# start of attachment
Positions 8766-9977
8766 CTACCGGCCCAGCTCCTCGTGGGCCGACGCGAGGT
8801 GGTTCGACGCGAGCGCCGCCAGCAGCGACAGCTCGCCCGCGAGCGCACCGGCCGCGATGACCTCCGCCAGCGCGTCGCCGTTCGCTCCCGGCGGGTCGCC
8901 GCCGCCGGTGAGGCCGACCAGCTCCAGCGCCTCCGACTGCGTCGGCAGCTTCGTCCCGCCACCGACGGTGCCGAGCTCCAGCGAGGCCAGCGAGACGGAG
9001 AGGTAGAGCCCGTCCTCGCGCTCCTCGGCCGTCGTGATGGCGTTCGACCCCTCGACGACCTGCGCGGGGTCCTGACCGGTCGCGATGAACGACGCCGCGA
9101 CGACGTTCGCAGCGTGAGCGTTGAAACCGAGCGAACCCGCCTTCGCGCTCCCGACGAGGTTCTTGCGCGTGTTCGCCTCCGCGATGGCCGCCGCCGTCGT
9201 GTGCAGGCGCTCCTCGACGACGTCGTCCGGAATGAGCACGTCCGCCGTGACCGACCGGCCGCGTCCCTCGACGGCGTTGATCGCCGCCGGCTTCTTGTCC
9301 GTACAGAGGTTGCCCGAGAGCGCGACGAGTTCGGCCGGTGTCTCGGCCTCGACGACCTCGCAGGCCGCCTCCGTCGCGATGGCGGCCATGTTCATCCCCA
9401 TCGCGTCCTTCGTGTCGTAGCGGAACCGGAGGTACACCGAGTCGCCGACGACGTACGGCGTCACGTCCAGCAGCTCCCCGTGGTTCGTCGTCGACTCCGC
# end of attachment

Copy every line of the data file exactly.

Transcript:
Positions 8766-9977
8766 CTACCGGCCCAGCTCCTCGTGGGCCGACGCGAGGT
8801 GGTTCGACGCGAGCGCCGCCAGCAGCGACAGCTCGCCCGCGAGCGCACCGGCCGCGATGACCTCCGCCAGCGCGTCGCCGTTCGCTCCCGGCGGGTCGCC
8901 GCCGCCGGTGAGGCCGACCAGCTCCAGCGCCTCCGACTGCGTCGGCAGCTTCGTCCCGCCACCGACGGTGCCGAGCTCCAGCGAGGCCAGCGAGACGGAG
9001 AGGTAGAGCCCGTCCTCGCGCTCCTCGGCCGTCGTGATGGCGTTCGACCCCTCGACGACCTGCGCGGGGTCCTGACCGGTCGCGATGAACGACGCCGCGA
9101 CGACGTTCGCAGCGTGAGCGTTGAAACCGAGCGAACCCGCCTTCGCGCTCCCGACGAGGTTCTTGCGCGTGTTCGCCTCCGCGATGGCCGCCGCCGTCGT
9201 GTGCAGGCGCTCCTCGACGACGTCGTCCGGAATGAGCACGTCCGCCGTGACCGACCGGCCGCGTCCCTCGACGGCGTTGATCGCCGCCGGCTTCTTGTCC
9301 GTACAGAGGTTGCCCGAGAGCGCGACGAGTTCGGCCGGTGTCTCGGCCTCGACGACCTCGCAGGCCGCCTCCGTCGCGATGGCGGCCATGTTCATCCCCA
9401 TCGCGTCCTTCGTGTCGTAGCGGAACCGGAGGTACACCGAGTCGCCGACGACGTACGGCGTCACGTCCAGCAGCTCCCCGTGGTTCGTCGTCGACTCCGC